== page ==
Last year was not an easy one for The Walt Disney Company as a direct result of the ongoing pandemic.
With film and television productions shuttered and both U.S. Disney Parks temporarily closing in March — Disneyland Resort on March 14 and Walt Disney World Resort on March 20 — the company began to feel the financial drain very early in the year.
In addition, all four other Disney Parks and Resorts around the world — Shanghai Disneyland, Hong Kong Disneyland, Disneyland Paris, and Tokyo Disney Resort — were temporarily closed — and have reopened or re-closed — amid the COVID-19 outbreak.
To put things in perspective, Josh D’Amaro’s Parks, Experiences and Products division — which includes theme park properties and Disney Cruise Line — lost $2,4 billion in the 2020 fourth quarter alone.
In spite of these unfortunate facts, however, Walt Disney World Resort’s four theme parks — Magic Kingdom, EPCOT, Disney’s Animal Kingdom, and Disney’s Hollywood Studios — have remained operational with a variety of pandemic health and safety protocols in place since July 2020.
Disneyland Resort, however, remains temporarily closed for the time being. Neither Disneyland Park nor Disney California Adventure Park has been able to move forward with an official reopening date, although the Downtown Disney District and the partially reopened Buena Vista Street are offering limited experiences for Guests.
Now, with California Governor Gavin Newsom giving no real indication of when Disneyland Resort might be allowed to reopen amid the Golden State’s regional stay-at-home orders, the Orlando Business Journal is reporting that The Walt Disney Company is seriously considering moving certain operations from California to Florida:
Sources with knowledge of the deal tell OBJ nothing has been signed, and it isn’t clear which Disney divisions (NYSE: DIS) or how many people would move to Lake Nona [an Orlando-area master planned community]. The discussions come as many big-name California firms like Hewlett Packard Enterprise (NYSE: HPE) in recent months have revealed relocations to Southeastern cities, which are seen as more business- and tax-friendly.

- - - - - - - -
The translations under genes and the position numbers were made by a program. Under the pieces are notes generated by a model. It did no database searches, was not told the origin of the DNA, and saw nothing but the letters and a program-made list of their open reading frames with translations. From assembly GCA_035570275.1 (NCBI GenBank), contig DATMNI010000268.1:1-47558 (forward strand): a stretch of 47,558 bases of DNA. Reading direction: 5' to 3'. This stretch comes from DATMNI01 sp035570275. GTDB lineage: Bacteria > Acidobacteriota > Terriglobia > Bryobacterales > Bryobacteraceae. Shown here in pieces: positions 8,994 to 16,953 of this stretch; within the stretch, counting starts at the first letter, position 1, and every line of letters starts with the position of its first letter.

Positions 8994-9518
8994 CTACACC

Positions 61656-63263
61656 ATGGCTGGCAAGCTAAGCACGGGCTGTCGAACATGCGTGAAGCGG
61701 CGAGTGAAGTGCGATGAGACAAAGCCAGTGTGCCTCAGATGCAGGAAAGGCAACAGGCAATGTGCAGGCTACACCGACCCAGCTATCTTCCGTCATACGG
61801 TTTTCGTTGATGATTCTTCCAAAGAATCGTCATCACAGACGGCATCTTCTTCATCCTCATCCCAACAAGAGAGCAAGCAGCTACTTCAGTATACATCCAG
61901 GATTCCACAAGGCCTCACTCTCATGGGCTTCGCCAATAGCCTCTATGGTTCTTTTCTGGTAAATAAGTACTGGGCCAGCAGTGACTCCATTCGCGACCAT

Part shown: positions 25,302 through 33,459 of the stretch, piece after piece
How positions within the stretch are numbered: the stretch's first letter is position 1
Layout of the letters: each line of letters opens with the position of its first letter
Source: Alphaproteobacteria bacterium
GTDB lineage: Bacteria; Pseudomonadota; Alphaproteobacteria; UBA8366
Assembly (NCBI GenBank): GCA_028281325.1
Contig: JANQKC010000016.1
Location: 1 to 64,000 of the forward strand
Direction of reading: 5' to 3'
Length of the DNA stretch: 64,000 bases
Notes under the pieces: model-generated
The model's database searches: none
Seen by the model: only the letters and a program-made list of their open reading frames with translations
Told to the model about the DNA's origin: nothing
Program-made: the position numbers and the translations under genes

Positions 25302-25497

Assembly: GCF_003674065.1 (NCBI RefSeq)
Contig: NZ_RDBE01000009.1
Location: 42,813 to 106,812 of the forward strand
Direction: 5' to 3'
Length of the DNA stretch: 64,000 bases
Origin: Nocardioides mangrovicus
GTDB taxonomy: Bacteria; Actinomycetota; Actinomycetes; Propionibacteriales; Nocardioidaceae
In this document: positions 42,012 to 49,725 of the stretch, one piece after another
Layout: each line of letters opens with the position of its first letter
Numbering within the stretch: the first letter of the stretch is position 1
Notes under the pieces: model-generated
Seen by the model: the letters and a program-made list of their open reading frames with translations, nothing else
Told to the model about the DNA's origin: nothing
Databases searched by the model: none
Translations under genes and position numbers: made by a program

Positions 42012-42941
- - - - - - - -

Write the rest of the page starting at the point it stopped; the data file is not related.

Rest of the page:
OBJ goes on to share speculation about the fact that this move could be due to Disney’s “increasingly difficult relationship with the state of California,” noting:
The discussions may be a sign of Disney’s increasingly difficult relationship with the state of California, which has shuttered Disneyland since the Covid-19 pandemic’s beginning while the state of Florida allowed Walt Disney World to reopen after closing briefly last spring. For Orlando, these talks also may represent one of the largest corporate relocations to the region, which has struggled to attract big-name companies compared to its peers in other Southeastern cities.
It is important to note that Walt Disney Company CEO Bob Chapek, Executive Chairman Bob Iger, or other executives have yet to make an official statement regarding any potential operational relocations.
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